Joe Jansen, founder, owner and president of Goody Goody Liquors Inc. in Dallas, TX, credits a pair of sage mentors who served him well throughout his career as he traveled a long and decidedly American road to success: trial and error.
Joe Jansen (right), president of Goody Goody Liquors, is in the process of transitioning the running of the operation to his son Scott (left), vice president of the nine-store chain. PHOTOGRAPHY BY MIKE MORGAN
By studying hard, starting from scratch, working two jobs, saving his pennies, investing wisely, burning the midnight oil and holding customer service and value as his highest ideals, Jansen has carved a Horatio Alger success story that few in the industry can match — as evidenced by its $100 million in annual revenue.
And the story continues. The company he has built over more than four decades faces opportunities and challenges as it approaches a half century: a transition to a new generation of leadership, his son, vice president Scott Jansen; the building of a bright young management team; the expansion of its geographic base as well as its wholesale business; and ongoing incursions into its business by competitors large and small.
Goody Goody was built on a foundation of business savvy and good old hard work.
While working toward an MBA at The University of East Texas in 1962, Jansen wrote a research report on small business. He had always wanted to own his own business, he recalled, and while working on the report he uncovered some dramatic information: that retail liquor had the lowest failure rate of any business that starts from scratch. The search for a career got easier.
The Addison store (above and right), just north of Dallas,
When he and wife Mary Jane graduated from college they moved to Dallas, got jobs, and found an apartment that was “real cheap. We wrote a check every week for $35 for gas, groceries and cigarettes, and banked everything else.”
Jansen went to work in State Farm Insurance’s management training program straight out of college, then took a position as a supervisor in its Fire Claims department in Dallas. He recalled the frenetic pace of life in those days. The couple “saved every penny,” and in six or eight months bought their first store: a 15-ft.-by-50-ft. retail shop on lower Greenville Avenue in Dallas.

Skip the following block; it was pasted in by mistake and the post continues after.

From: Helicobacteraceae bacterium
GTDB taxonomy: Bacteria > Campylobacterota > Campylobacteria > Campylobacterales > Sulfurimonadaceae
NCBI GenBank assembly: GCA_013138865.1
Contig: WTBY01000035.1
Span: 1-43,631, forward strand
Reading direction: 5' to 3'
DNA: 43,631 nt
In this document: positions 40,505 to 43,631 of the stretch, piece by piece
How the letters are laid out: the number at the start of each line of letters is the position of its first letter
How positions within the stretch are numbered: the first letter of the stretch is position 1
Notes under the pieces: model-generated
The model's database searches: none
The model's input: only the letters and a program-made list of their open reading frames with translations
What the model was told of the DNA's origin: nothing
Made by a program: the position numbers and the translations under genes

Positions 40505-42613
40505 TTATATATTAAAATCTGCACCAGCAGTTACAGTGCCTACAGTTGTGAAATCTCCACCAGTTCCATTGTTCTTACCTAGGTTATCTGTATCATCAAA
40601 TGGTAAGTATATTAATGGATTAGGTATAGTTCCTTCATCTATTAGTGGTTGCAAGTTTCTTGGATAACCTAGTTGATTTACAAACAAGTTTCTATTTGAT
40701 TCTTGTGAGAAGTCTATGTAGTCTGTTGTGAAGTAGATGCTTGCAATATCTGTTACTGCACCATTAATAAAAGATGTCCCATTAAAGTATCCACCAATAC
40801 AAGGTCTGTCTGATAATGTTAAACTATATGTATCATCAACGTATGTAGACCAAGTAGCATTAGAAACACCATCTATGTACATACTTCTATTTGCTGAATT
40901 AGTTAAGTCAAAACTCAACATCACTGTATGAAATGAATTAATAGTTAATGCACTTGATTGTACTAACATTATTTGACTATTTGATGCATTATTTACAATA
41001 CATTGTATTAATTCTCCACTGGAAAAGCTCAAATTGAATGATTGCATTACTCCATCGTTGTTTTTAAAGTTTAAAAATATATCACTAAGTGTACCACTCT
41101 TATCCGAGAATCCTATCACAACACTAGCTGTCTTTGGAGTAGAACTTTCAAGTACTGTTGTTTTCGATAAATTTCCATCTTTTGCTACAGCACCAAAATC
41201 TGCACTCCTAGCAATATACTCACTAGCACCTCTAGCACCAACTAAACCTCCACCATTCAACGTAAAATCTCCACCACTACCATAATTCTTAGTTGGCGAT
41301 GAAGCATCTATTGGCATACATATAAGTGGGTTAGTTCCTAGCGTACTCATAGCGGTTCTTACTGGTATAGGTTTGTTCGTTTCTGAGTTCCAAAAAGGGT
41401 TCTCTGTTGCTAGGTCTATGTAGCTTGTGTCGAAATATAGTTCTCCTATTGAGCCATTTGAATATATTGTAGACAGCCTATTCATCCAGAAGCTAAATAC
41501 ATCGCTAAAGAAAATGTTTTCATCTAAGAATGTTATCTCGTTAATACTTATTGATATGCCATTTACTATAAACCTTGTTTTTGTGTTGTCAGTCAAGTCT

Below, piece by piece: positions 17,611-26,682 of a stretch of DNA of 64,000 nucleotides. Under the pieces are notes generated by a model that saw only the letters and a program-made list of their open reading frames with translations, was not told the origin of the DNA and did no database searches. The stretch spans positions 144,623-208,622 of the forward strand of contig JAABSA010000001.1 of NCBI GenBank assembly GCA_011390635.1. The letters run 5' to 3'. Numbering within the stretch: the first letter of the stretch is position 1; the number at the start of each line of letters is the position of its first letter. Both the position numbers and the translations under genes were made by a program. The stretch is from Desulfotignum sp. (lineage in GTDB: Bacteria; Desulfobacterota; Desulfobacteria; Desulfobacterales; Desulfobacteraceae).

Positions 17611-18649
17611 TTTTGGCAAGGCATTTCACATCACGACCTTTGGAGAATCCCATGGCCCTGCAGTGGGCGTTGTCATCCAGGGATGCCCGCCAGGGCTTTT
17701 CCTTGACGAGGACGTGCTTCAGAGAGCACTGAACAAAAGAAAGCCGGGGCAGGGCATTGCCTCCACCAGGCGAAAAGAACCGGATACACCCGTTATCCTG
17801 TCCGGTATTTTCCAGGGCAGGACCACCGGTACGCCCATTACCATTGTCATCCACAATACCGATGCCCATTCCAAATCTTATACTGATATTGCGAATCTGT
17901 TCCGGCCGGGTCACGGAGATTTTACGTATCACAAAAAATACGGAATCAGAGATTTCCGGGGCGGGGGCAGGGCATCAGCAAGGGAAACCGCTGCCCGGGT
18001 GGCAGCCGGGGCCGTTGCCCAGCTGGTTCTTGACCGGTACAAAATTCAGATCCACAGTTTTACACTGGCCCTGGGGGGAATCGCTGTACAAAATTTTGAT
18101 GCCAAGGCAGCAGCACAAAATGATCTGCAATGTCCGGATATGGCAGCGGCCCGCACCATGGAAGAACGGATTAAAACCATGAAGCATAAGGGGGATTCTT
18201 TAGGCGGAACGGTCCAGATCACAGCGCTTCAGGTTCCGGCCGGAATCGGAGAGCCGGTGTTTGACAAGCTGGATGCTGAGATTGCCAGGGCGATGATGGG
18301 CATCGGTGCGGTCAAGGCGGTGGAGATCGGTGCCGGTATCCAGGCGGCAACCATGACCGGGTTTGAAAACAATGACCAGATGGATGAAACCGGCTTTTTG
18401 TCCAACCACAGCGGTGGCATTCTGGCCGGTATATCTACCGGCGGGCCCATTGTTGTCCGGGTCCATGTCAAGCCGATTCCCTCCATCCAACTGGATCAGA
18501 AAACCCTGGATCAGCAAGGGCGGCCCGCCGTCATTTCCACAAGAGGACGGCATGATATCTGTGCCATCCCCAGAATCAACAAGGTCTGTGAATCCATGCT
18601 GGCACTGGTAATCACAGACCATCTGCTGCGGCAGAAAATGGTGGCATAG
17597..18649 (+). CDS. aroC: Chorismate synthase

“My wife also had a full-time job,” he recalled. “We had one car — we were still real close to the vest there — and we had the little store, which didn’t make that much money. We hired a clerk. I would drop her off to work in the morning, then drive out to State Farm, which was way out in north Dallas. I’d get off at 4:30 or 5 o’clock, drive back, pick her up, then go down to the store and work until 10 o’clock at night. When we got through, I stocked the beer box. We got home around 11, ate supper, got up at six the next day and did it again. We did that for quite a few years.”
The store had been called Goo Goo by its owner. Said Jansen, “The guy who owned it did neighborhood delivery. He gave it that stupid name because he wanted people to be able to remember it.” Adding the ‘dy’ to each of the Goo’s not only kept close to the familiar name, but saved the couple about $600 for new sign plates. “We always planned to change the name, but we grew up with it and never got a chance.”
In January 1964, Goody Goody moved to a 4,800-sq.-ft. one-time convenience store next door. That store is still operating today, one of nine. A tenth location is currently under construction, and is scheduled to open in the early summer next year.